Possibly the most indicative of the league’s biggest problems, from a player’s point of view, is Roger Goodell handling player discipline. 88% of players feel Roger should not decide discipline, with only 12% okay with his current role.
What should come as no surprise, to anyone who has ever competed athletically, are the questions and results garnered from inquiries nine through thirteen. When asked if other teams illegally tamper with the footballs, 68% said yes and 32% said no. Mind you, these are actual, current NFL players indicating that most teams tamper with the footballs. When asked about the most common form of on field cheating, 55% of those polled said holding was the most egregious faux pas. The most outlandish form of cheating witnessed were cheap shots and deliberate injuries at 52% It’s safe to say Bountygate would register as a bigger offense to those polled when compared to under inflated footballs.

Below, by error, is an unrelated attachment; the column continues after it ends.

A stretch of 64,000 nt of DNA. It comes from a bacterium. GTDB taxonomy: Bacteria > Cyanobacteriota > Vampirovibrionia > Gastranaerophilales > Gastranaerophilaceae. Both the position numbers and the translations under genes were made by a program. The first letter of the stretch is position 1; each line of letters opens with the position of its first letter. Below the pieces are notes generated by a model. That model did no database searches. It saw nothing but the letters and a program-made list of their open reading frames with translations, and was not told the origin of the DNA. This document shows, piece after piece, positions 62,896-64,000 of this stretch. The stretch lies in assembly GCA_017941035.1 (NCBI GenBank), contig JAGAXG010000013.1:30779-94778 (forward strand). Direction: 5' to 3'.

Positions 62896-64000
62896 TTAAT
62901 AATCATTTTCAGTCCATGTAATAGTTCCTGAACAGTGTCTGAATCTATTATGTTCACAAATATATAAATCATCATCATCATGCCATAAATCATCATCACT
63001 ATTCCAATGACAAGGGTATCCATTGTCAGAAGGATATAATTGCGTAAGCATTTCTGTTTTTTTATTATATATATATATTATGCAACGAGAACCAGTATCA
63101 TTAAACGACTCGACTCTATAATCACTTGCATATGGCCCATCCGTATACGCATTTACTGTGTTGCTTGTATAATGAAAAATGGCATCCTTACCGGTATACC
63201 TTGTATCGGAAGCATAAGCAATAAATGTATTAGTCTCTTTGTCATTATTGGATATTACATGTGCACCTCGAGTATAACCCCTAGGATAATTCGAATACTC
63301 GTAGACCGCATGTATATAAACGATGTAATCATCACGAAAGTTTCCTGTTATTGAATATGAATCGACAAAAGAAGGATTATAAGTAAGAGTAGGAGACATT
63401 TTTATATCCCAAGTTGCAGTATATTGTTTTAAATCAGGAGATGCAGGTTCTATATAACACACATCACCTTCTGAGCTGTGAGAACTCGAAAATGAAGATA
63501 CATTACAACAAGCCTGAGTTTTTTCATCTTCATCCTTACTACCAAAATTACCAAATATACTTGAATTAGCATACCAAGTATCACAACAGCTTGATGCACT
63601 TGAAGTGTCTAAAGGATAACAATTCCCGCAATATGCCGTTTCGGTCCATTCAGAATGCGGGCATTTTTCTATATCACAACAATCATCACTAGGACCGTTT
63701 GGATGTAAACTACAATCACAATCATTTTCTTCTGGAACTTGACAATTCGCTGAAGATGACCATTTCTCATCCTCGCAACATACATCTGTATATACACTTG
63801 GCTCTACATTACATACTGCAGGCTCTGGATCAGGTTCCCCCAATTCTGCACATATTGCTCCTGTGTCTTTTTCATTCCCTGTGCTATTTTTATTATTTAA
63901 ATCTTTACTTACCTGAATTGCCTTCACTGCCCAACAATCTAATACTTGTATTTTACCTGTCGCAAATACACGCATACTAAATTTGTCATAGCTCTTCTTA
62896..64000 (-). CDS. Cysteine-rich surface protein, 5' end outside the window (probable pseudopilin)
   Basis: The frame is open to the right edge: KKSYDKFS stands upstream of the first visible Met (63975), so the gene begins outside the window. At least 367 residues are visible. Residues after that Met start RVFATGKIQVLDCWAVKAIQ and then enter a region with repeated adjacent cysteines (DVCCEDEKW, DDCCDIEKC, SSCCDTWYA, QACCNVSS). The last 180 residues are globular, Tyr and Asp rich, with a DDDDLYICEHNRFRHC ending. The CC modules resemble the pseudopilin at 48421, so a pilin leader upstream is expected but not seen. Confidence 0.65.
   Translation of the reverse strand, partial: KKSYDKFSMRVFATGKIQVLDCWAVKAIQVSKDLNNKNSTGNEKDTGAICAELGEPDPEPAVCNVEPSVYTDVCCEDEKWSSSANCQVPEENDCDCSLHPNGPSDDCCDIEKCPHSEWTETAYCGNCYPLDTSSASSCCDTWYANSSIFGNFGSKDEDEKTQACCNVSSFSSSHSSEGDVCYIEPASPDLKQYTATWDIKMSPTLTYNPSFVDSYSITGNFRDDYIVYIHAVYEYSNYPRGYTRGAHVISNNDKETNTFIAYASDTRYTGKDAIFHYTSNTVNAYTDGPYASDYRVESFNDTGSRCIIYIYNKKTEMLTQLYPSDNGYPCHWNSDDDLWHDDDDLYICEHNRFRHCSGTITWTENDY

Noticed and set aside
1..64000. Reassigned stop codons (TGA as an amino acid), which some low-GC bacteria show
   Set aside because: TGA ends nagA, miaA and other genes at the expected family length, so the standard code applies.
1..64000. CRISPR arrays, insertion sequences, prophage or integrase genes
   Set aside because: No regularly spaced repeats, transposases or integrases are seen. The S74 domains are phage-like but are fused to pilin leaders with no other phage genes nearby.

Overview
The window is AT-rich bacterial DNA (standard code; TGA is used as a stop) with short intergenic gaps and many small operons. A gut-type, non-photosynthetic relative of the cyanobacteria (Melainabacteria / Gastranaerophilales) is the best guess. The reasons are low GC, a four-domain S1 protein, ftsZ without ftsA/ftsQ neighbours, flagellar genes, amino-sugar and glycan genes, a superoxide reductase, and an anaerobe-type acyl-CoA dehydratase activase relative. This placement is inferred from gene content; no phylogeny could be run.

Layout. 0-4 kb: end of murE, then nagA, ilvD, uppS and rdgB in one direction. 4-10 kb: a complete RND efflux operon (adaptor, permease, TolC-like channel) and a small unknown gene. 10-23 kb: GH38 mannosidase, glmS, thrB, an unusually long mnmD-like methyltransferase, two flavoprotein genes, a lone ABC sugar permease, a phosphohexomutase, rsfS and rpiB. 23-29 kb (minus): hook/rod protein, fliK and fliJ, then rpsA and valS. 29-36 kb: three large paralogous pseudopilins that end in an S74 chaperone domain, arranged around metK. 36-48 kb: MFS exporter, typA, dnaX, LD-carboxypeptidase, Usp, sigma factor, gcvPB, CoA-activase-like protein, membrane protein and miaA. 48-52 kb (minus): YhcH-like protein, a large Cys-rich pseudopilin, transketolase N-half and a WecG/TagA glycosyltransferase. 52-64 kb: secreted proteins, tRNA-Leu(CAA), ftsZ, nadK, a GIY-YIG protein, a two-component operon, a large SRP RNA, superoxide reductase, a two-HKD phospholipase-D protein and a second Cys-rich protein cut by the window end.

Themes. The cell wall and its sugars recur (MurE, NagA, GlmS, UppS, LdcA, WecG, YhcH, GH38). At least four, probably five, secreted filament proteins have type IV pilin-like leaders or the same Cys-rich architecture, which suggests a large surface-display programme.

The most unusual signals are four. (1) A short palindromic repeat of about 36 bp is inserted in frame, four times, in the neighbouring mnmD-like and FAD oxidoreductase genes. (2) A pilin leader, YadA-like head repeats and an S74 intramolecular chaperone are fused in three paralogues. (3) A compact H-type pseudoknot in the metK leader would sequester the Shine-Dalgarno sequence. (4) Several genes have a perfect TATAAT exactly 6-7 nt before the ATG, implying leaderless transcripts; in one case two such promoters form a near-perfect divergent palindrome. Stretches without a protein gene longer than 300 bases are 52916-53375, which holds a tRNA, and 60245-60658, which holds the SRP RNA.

Question twelve asked the percentage of players they think actually cheat on field which came up at 30%. The final question asked the player if they thought their teammates had cheated; 71% said no, whereas 29% said yes.
Overall it seems that although not every athlete cheats, in the NFL skirting the rules and gaining a competitive advantage is not something that angers many players. Does this ESPN survey prove the Patriots are cheaters or that deflategate is overblown hyperbole? No, it just proves that for some “if you ain’t cheating, you ain’t trying.”

via grantland.com
via grantland.com